Adolescence, love and sex in James Joyce’s short stories "Araby" and "An Encounter"

Term Paper, 2004

14 Pages, Grade: 1




1. An Encounter
1.1. Detective vs. cowboys
1.2. Encounter with strangeness and fascination
1.3. Symbolism – Colours

2. Araby
2.1. The puppet
2.2. Symbolism – Colours and odours

3. The vicious circle: Comparison of An Encounter and Araby



This essay deals with the themes of adolescence, love and sex in two of Joyce's short stories: An Encounter and Araby. The first part examines the protagonist of An Encounter, how he differs from his friends and his being contemptuous of them. His realisation that he cannot despise them because he might be dependent on them is the conclusion of the "encounter with strangeness and fascination". The second part examines the protagonist of Araby and his existence as a puppet led by Mangan's sister. Both parts end with a short digression into symbolic colours. The last part – the vicious circle – compares both stories in terms of being on the edge of adolescence and ends with the foreshadowing of the boys becoming paralysed adults.


1.1. Detective vs. cowboys

In the beginning of the story the reader is led into an imagined world of the Wild West. The protagonist is involved in this world and its "Indian battles"[1] but only because it is the only play his peers seem to enjoy. His part is the role of the "reluctant Indian"[2] because he would prefer to play being an American detective.

The detective's world is a world out of order in which he has to use his subtle mind to fight against the evil. In this environment there is no open battle nor physical power. It is a subtile world where things happen secretly. In contrast to a detective story which takes place on a psychological level an adventure of the Wild West takes place on a physical level. The cowboy's world is a loud world full of fights. Even the name 'Wild West' gives a notion of how this world is ruled. It is superficial. One must not look beneath the surface because there is nothing to look for.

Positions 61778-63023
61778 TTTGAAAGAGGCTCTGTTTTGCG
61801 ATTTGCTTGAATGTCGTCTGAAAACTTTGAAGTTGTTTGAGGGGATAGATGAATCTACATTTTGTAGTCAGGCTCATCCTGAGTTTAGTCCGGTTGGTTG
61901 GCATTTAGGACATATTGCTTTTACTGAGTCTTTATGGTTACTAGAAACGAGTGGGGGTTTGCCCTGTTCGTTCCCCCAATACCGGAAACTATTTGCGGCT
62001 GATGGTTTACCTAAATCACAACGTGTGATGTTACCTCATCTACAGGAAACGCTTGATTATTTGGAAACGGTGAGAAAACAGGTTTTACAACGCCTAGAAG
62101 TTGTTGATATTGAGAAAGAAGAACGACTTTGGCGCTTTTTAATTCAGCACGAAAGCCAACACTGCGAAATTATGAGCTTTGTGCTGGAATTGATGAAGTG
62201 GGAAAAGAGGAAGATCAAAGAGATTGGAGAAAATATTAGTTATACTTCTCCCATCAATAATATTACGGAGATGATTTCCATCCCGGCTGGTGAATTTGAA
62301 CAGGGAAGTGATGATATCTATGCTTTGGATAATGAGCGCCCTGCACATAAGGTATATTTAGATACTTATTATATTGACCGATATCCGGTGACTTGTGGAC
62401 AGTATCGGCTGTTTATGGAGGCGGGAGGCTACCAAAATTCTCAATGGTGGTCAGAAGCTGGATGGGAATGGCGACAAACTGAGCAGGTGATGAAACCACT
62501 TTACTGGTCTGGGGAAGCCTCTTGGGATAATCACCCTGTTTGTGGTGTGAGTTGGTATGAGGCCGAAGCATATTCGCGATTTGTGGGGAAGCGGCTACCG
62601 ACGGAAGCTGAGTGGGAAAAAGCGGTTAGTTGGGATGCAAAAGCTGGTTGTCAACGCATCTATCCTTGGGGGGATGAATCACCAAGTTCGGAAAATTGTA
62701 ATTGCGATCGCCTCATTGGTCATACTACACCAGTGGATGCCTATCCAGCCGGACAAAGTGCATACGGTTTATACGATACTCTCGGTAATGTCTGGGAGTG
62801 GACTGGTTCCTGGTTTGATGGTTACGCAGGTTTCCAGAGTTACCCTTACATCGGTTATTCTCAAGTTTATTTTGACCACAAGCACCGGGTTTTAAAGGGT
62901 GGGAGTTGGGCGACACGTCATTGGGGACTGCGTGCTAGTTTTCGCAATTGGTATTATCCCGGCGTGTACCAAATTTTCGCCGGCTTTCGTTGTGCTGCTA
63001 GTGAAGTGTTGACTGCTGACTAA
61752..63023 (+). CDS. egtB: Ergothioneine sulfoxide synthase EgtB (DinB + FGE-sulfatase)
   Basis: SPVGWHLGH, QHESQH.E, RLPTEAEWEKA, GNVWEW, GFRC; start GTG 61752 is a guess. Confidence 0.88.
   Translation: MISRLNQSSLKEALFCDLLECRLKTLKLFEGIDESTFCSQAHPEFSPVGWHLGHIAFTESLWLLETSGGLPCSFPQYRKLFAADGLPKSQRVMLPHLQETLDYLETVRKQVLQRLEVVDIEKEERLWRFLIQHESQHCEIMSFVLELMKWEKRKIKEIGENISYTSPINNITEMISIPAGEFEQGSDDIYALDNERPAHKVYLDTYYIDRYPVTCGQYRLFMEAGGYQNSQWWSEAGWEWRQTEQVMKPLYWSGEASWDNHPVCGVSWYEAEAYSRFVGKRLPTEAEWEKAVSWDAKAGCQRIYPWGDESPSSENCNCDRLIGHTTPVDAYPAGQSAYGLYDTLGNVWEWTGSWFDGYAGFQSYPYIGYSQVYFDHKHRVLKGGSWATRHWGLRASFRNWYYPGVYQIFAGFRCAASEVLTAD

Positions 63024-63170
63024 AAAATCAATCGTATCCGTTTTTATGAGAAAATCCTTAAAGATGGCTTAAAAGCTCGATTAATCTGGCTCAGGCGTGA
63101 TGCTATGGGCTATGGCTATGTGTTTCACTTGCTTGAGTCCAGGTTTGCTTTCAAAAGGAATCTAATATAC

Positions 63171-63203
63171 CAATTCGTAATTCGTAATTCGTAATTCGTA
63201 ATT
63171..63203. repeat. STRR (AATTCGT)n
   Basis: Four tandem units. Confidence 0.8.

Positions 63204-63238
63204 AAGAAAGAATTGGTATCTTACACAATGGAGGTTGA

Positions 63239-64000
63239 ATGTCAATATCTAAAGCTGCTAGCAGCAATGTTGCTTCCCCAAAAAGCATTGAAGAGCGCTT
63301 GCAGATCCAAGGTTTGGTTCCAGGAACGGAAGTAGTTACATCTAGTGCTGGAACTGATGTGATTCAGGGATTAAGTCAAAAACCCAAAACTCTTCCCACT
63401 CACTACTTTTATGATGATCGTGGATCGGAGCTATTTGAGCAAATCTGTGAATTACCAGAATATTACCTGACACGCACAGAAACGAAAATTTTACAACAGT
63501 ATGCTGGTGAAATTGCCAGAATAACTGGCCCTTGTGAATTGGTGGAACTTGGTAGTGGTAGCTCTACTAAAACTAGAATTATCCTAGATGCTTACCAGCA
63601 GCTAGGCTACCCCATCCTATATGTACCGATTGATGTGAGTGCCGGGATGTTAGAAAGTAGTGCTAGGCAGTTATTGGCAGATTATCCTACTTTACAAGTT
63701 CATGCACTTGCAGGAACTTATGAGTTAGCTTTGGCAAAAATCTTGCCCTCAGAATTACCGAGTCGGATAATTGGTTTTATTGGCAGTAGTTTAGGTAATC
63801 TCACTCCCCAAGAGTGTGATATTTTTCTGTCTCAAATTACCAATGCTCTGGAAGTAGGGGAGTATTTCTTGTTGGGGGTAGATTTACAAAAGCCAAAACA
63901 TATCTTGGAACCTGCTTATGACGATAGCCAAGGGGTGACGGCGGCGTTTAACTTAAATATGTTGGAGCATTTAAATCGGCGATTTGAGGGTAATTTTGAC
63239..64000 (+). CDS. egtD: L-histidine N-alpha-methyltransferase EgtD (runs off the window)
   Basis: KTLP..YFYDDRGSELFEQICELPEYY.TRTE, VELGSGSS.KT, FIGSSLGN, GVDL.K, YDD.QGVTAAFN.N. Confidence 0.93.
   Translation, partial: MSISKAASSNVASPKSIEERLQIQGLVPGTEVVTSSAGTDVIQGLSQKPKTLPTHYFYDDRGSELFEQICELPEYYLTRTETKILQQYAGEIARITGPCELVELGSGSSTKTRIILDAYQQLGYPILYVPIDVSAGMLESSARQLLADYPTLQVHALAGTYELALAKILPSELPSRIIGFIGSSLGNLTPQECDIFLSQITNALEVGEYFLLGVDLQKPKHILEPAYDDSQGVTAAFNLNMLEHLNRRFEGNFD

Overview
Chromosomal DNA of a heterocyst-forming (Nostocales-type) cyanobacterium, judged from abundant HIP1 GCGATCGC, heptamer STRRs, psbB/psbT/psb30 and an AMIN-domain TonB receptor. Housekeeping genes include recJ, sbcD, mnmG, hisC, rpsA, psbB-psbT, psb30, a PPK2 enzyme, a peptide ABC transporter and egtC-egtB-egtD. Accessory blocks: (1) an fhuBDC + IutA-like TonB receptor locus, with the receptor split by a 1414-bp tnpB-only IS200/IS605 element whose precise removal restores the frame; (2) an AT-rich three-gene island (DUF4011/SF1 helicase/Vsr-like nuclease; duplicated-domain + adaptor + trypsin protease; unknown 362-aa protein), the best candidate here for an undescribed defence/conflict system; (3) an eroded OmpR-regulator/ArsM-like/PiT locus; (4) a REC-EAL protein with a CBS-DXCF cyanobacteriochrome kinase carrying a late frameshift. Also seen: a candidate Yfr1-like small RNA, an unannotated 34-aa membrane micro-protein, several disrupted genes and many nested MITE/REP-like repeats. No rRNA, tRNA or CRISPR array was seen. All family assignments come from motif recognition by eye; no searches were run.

The Dillon boys and Mahony prefer the Wild West. Its pattern is easy to understand: The cowboy/sheriff has to restore the world's order by physical strength. A sheriff is the embodiment of a 'real man' in a world where gender roles are clearly defined. It is therefore easy for the boys to identify themselves with masculinity. For the boy narrator it is not that easy to accept the masculinity of the Wild West. It is too simple for him which is why he prefers the detective. A detective is not defined as a 'real man'. It actually does not matter whether he is male or not. He is simply a person which happens to be male.

The different roles are presented when the boy narrator and Mahony meet the old man. "Then he asked us which of us had the most sweethearts. Mahony mentioned [...] that he had three totties. The man asked me [...] I answered that I had none."[3] The boy narrator has an unstructured notion of his existence as a man. The only way he knows of how to be a man is being a cowboy, which he refuses. He is searching for more but has not yet found what he is looking for. Although a child, he realizes in his commencing adolescence that one cannot take the set-up roles but has to find one's own. He is a sensitive boy who mediates on his life and future. One component why he joins the battles is that "at least, they opened doors of escape"[4]. He is the only one, like a detective, who sees more than simply fun in those games.

The Dillon family represents the narrow-minded Irish Catholics. The "parents go to eight-o'clock mass every morning"[5] and Joe Dillon, "the craziest Indian of them all, [...] decides to become a priest"[6]. Because he has been the craziest Indian he has learned to accept the set-up rules and has become a priest in the Catholic Ireland, where priests have a high reputation. This reputation is also shown in school when the teacher, Father Butler, discovers Leo Dillon reading a book about the Wild West. The teacher influences the boy so much that the trip to the Pigeon house would be too much for him and he shirks it.


[1] Joyce, Dubliners, 18

[2] ibid.

[3] Joyce, Dubliners, 25

[4] Joyce, Dubliners, 19

[5] Joyce, Dubliners, 18

[6] Leonard, Reading Dubliners Again, 59

Excerpt out of 14 pages


Adolescence, love and sex in James Joyce’s short stories "Araby" and "An Encounter"
University of Frankfurt (Main)
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Joyce, Dubliners, Araby, An Encounter
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Sarah Müller (Author), 2004, Adolescence, love and sex in James Joyce’s short stories "Araby" and "An Encounter", Munich, GRIN Verlag,


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